PROJECT: Serial Print Sound Trigger Reading
Step 1 - Build the Project

Sound Trigger Readings to Serial Port Hookup: 1 sound sensor in horizontal pin A4. The sound sensor should hang over the smooth black rectangle connector

Topics Covered:

 

When you're using a sound trigger, it's really helpful to take some baseline readings so you know, for example, what kind of reading a clap will make. 

Step 2 - Upload the Code

/* * Print the noise level to the serial port */ void setup() { pinMode(A4,INPUT); //Center pin of sound trigger //Start the serial port Serial.begin(9600); } void loop() { //Display the reading on the serial port Serial.print("Sound: "); Serial.println(analogRead(A4)); } //Add a delay and observe how the readings may miss a noise you make // (c) 2017 Let's Start Coding. License: www.letsstartcoding.com/bsdlicense
 

Step 3 - Read the Walkthrough

First, make the center pin of the sound trigger an INPUT in the pinMode. For our Carrier Boards, the sound trigger should fit with a + and - pin for 5V power and ground. Start the serial communication with Serial.begin(9600). The 9600 is the communication speed- use 9600 unless you have a reason to use anything else.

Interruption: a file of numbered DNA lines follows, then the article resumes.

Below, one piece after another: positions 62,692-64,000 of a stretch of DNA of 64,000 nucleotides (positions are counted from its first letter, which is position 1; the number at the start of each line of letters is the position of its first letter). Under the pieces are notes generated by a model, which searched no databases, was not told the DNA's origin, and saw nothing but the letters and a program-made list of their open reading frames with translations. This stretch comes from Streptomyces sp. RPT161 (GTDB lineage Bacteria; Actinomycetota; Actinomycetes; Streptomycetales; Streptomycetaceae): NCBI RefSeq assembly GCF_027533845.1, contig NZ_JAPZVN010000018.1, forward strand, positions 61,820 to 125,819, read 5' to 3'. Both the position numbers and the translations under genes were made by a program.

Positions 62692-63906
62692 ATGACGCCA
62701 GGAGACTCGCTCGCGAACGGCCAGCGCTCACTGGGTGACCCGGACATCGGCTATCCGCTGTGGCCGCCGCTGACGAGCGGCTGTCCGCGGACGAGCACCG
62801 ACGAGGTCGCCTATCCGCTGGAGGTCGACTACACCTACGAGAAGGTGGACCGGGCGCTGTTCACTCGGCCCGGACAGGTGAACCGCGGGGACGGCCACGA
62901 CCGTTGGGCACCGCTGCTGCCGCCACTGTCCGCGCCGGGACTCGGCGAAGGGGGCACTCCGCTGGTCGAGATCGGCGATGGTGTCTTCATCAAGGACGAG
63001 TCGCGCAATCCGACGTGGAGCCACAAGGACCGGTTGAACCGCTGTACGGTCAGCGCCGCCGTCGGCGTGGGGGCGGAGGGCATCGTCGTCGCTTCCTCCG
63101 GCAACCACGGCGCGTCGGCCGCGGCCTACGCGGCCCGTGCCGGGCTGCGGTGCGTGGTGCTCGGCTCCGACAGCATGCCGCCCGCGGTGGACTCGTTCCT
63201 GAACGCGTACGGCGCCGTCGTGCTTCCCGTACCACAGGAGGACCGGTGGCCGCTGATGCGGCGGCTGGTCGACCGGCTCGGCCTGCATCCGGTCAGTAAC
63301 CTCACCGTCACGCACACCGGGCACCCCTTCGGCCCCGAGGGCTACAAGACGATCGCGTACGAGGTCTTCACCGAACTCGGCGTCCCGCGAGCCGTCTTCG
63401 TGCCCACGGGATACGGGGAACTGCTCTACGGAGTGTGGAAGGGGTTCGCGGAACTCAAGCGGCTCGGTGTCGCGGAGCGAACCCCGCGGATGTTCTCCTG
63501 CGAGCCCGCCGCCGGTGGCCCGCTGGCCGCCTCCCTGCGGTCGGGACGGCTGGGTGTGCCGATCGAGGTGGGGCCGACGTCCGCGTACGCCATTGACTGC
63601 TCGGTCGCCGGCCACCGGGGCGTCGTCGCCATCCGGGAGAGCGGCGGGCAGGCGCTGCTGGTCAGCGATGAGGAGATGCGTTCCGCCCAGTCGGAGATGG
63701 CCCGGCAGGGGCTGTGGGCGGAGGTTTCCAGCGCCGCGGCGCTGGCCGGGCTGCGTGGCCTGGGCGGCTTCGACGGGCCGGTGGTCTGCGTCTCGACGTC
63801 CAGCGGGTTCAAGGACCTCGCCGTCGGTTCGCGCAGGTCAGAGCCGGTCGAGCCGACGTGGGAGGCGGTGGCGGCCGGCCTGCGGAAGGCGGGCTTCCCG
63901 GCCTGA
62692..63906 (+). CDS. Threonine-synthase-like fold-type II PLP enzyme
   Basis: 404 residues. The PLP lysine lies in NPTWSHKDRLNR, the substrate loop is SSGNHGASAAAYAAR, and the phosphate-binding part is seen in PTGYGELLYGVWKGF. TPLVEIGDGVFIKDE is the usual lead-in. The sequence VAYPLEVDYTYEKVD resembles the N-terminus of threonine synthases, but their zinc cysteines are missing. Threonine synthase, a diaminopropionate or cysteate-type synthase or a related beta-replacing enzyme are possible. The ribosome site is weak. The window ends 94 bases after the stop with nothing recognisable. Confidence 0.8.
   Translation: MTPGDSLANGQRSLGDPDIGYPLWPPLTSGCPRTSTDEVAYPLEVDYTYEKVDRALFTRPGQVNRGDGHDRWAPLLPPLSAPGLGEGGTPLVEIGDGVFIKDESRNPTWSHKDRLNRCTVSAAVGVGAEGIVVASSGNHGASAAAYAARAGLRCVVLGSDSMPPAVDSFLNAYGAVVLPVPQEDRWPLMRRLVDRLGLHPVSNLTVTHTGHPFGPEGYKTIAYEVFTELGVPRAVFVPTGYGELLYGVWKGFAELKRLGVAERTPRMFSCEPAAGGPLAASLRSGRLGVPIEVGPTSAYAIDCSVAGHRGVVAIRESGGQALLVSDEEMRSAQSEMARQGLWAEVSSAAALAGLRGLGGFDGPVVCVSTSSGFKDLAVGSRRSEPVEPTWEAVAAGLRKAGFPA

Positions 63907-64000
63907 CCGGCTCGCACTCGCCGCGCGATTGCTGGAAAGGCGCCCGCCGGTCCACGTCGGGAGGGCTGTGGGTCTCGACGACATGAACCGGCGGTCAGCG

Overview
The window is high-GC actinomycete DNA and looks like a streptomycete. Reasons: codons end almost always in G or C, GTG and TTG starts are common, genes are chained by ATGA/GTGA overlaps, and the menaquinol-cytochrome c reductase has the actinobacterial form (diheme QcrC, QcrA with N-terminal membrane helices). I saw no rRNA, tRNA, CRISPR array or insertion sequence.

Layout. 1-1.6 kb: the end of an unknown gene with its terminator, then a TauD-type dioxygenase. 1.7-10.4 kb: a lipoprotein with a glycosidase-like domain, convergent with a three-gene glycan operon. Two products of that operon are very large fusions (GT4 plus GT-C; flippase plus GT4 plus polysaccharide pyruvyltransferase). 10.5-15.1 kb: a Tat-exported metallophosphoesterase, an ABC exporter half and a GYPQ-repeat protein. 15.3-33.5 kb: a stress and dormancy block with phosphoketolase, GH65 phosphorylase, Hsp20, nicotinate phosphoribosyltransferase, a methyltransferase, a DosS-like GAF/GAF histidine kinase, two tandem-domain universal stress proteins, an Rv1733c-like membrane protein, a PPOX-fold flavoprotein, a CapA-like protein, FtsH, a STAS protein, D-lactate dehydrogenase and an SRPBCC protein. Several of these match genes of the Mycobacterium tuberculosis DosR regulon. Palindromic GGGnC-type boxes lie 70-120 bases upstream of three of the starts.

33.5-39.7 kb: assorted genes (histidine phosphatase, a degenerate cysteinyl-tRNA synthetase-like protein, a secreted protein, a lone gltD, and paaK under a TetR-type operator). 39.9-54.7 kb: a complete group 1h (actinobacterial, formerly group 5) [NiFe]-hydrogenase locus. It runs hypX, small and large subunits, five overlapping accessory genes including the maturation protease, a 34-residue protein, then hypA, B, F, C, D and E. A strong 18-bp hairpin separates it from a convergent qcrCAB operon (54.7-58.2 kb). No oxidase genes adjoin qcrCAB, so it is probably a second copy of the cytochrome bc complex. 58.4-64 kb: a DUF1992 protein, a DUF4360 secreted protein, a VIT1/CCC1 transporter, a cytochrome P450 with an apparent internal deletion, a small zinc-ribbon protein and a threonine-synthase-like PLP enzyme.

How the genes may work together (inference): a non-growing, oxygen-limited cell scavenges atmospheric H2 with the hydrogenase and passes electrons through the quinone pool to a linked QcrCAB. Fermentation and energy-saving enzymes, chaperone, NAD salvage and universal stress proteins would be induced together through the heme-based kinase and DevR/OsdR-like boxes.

The loop will print the label "Sound:" and then the reading from the port where your sound trigger is plugged in. After you have uploaded your code, press the "Monitor" button to pop open a serial monitor below the code window.  Tap on your sound trigger or clap your hands to see the values change with sound changes. 

In the bottom left-hand side of the window, there is a check box for 'autoscroll'. You can un-check it so that the values don't flow by too quickly for you to see. Now you'll have an idea of how high a clap takes the reading and what a quiet room 'sounds' like to the sensor. 

Something to remember when you use the sound trigger: Sound moves quickly! A clap takes less than a second to fill the air with sound and disappear. When you're using the sound trigger, you cannot use delays and expect to 'hear' sounds as they happen. A delay of half a second can easily cause the sound trigger to miss a noise. This will affect the way you use the sound trigger, especially when using it with other sensors as well.